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 OALibJ  Vol.5 No.8 , August 2018
Post Dengue Fatigue Syndrome (PDFS) among Dengue IgM-Antibody Positive Patients at Batticaloa Teaching Hospital, Sri Lanka
Abstract: Dengue virus infection has varying clinical manifestation ranging from asymptomatic infection to life-threatening hemorrhagic fever and dengue shock syndrome. There are a number of rare presentations that were reported in the last outbreak in 2017. However, long-term consequences of dengue fever were reported worldwide, but Sri Lanka is not an exception. One of the long-term displays is post dengue fatigue syndrome (PDFS). Post dengue fatigue syndrome (PDFS) is not an uncommon occurrence. It comprises of a variety of symptoms complex ranging from fatigue, muscle weakness and variable neurological abnormalities which have been reported in various parts of the world. We conducted the descriptive prospective study at Batticaloa Teaching Hospital, Sri Lanka. In this study, we collected data from the patient with serologically confirmed dengue infection. One month after discharge, follow-up study was conducted through telephone interview and validated fatigue questionnaire was filled. Fifty-two serologically positive patients were agreed and participated in this study: 21 (40.38%) males and 31 (59.61%) females. Out of the 52 patients, 9 had PDFS: 5 (55.5%) males and 4 (44.4%) females. Almost all PDFS patients were complained of muscle weakness, muscle pain and poor concentrations.

1. Introduction

Dengue is most commonly a self-limiting flu-like illness of low mortality which can be asymptomatic or leads to life-threatening hemorrhagic shock. The disease is mainly transmitted by a type of mosquito called Aedes aegypti [1] . Dengue epidemics were reported throughout the 19th and 20th century in America, South Europe, North Africa, the Eastern Mediterranean, Asia, Australia, various islands in the Indian Ocean, the South and Central Pacific and the Caribbean [2] . Dengue fever is estimated by the World Health Organization (WHO) to cause about 50 - 100 million infections per year worldwide [2] . As the incidence of dengue increases, an incidence of atypical presentations also gets higher.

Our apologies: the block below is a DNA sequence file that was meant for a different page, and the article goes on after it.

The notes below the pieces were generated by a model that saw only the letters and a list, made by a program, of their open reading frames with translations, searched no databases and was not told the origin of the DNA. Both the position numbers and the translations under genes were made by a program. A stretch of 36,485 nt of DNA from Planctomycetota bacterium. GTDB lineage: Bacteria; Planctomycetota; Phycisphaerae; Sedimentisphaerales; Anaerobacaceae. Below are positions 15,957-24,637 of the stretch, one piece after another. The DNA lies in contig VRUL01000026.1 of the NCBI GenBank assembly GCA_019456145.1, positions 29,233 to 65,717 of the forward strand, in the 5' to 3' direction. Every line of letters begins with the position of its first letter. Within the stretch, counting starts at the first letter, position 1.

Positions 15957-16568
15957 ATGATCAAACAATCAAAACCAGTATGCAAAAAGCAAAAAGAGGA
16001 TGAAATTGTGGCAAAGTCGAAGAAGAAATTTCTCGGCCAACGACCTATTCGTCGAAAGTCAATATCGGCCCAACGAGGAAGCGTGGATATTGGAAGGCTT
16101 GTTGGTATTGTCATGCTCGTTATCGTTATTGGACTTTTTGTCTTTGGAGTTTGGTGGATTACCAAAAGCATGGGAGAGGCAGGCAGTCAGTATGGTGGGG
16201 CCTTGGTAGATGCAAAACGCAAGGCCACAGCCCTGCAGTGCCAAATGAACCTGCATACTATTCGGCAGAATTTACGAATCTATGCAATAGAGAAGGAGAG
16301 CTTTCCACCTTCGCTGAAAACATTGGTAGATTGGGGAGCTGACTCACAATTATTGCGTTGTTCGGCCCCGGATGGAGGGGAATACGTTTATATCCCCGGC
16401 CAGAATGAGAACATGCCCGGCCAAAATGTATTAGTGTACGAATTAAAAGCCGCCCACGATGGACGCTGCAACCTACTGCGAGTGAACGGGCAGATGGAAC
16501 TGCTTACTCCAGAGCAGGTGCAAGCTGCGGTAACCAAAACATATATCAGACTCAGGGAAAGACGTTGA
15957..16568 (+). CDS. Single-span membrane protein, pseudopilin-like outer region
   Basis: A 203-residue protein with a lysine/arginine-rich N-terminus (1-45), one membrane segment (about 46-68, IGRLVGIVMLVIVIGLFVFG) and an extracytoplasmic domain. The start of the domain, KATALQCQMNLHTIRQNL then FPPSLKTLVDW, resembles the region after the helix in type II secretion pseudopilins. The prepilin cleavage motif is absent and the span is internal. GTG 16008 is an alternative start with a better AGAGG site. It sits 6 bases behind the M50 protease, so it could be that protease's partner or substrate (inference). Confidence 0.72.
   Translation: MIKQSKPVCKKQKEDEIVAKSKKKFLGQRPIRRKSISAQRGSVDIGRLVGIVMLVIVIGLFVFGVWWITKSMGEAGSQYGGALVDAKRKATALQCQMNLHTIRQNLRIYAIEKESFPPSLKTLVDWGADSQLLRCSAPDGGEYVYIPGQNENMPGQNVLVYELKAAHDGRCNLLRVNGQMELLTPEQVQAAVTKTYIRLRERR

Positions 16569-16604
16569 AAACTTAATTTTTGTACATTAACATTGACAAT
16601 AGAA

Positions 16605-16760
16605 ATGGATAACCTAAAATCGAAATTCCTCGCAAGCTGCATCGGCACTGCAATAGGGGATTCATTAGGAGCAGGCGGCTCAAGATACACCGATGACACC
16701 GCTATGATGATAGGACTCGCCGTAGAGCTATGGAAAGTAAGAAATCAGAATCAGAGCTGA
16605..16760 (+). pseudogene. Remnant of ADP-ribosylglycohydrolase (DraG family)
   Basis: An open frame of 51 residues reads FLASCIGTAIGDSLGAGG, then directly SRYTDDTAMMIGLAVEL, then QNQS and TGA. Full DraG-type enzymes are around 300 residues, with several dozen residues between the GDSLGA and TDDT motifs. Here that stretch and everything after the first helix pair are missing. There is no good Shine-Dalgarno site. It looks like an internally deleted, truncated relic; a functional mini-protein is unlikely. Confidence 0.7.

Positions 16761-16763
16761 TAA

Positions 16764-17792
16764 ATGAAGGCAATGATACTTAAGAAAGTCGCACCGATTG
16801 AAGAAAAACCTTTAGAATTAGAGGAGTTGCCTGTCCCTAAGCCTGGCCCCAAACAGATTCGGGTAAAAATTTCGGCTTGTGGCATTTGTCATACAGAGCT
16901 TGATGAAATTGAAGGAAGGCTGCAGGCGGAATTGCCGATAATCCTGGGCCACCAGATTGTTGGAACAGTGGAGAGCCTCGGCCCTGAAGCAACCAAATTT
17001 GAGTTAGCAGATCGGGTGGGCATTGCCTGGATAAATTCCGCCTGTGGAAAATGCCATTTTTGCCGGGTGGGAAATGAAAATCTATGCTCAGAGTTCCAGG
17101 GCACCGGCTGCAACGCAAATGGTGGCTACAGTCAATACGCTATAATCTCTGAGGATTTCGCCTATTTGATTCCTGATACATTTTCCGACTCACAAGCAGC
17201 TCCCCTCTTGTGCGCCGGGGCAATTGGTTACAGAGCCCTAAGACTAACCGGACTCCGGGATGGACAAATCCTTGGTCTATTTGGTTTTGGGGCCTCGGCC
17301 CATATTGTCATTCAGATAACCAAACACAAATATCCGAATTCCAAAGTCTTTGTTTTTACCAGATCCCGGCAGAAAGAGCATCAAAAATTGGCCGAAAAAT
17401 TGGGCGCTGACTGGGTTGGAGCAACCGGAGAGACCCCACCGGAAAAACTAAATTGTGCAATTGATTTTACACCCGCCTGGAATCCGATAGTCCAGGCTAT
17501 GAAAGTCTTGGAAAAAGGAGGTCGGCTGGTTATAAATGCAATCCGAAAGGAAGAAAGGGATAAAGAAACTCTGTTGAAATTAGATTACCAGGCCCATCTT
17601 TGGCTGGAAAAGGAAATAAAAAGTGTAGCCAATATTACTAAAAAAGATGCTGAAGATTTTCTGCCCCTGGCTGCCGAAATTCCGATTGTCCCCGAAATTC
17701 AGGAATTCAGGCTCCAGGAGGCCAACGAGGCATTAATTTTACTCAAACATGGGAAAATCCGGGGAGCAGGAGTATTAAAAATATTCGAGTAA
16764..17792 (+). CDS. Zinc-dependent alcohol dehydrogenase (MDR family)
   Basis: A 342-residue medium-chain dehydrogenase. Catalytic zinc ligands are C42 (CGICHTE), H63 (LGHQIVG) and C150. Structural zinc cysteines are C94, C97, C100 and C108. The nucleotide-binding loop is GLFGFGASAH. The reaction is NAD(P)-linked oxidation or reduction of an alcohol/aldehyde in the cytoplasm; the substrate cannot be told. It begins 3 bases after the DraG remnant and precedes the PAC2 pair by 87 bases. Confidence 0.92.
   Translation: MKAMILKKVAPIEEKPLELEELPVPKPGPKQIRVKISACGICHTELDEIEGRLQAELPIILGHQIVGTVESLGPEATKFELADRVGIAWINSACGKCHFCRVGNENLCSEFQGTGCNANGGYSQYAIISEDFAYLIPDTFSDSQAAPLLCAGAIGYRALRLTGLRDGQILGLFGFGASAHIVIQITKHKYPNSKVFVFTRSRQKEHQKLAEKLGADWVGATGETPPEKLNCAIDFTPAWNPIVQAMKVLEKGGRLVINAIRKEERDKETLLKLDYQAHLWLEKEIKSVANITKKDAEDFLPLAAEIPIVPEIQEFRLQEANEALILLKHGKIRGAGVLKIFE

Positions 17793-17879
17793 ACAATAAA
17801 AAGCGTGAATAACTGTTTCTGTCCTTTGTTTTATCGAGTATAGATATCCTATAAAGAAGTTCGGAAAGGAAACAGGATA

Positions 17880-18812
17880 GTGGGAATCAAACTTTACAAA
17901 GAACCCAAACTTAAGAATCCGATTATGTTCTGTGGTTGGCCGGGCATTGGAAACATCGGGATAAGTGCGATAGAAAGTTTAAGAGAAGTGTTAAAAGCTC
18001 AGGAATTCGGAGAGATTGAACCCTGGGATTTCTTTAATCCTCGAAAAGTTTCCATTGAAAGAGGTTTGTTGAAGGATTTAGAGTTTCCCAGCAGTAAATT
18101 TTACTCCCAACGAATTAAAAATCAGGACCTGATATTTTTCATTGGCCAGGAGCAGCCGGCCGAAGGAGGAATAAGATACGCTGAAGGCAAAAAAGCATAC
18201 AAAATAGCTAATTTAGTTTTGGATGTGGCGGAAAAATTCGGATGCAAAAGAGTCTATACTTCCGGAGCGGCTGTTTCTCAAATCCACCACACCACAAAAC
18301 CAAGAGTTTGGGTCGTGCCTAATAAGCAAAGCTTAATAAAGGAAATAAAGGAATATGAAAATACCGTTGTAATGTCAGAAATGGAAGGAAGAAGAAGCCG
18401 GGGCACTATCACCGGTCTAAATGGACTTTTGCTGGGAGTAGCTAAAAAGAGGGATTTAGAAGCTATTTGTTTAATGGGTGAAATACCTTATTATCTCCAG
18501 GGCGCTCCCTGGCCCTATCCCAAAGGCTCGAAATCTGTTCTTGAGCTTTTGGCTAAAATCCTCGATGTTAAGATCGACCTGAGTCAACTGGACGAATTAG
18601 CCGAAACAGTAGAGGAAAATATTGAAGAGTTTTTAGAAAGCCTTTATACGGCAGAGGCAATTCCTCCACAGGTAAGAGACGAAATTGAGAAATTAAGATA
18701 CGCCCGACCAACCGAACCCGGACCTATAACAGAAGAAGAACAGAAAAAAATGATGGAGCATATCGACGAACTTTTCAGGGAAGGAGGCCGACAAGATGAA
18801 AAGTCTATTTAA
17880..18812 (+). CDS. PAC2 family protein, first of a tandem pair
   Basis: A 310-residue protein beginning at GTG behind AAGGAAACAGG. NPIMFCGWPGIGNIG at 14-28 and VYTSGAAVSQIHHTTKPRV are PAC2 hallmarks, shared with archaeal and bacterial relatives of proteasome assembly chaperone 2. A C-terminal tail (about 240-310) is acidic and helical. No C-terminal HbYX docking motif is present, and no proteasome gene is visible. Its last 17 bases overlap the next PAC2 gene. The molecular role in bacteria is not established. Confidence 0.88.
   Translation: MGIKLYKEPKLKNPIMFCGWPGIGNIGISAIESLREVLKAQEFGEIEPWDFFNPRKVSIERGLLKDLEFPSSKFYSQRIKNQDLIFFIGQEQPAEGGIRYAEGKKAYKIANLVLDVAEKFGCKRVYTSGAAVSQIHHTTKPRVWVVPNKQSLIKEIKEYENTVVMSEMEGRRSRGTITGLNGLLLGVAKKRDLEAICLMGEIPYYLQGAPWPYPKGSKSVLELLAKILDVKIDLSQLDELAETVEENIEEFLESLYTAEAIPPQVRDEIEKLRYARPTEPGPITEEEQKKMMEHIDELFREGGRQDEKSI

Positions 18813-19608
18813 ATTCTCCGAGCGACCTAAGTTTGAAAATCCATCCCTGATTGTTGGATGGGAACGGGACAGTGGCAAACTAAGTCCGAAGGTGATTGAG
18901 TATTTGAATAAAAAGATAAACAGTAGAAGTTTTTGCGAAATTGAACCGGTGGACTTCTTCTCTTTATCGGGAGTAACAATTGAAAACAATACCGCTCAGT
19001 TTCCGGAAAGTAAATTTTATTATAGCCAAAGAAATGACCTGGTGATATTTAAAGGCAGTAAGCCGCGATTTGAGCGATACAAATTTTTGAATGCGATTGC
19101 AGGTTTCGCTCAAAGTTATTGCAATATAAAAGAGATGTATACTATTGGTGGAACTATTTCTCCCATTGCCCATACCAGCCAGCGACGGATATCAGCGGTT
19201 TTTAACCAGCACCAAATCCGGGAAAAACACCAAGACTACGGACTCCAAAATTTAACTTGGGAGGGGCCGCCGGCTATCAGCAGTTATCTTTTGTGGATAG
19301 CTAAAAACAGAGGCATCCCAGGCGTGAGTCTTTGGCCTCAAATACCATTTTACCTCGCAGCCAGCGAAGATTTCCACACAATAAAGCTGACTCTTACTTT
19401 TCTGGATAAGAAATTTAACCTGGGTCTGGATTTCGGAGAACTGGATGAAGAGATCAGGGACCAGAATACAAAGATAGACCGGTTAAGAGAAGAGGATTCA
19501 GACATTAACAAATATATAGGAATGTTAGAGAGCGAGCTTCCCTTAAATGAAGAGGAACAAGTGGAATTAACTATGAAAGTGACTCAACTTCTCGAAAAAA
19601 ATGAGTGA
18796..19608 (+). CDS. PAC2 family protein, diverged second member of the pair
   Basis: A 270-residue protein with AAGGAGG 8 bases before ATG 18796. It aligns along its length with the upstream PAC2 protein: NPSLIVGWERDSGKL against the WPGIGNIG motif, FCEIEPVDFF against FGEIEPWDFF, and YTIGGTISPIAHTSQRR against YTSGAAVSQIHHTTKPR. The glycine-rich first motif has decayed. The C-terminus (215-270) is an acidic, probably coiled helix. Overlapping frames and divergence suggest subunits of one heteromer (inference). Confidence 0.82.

According to the Sri Lanka, epidemiology report stated that more than 2562 suspected dengue cases were admitted in the Teaching Hospital Batticaloa in the eastern part of the Sri Lanka in a period of first 4 months from 1st of January to 30th of April 2017 [3] [4] . Dengue epidemic is common in Asia and Pacific throughout the twentieth century. Evidence indicates the expansion of dengue endemic areas and consequently the exponential increase of dengue virus infection across the sub-tropics. It is characterized by an abrupt onset of fever often accompanied by a severe headache and pain behind the eyes, muscle pain and loss of appetite; however, spectrum of symptoms ranges from asymptomatic to severe dengue shock syndrome and organ failure [5] . A variety of atypical manifestations of dengue has been described, such as elevated liver enzymes, intracerebral hemorrhages, myocardial infarction [6] and acute appendicitis [7] . Interestingly, after febrile episode, some patients developed fatigue syndrome [1] (PDFS) of feeling tired or unwell after exertion, impaired memory or concentration, poor sleep, body pain, abdominal pain, excessive sweating [8] , morning stiffness, and multiple arthralgia which were the most commonly reported symptoms [9] .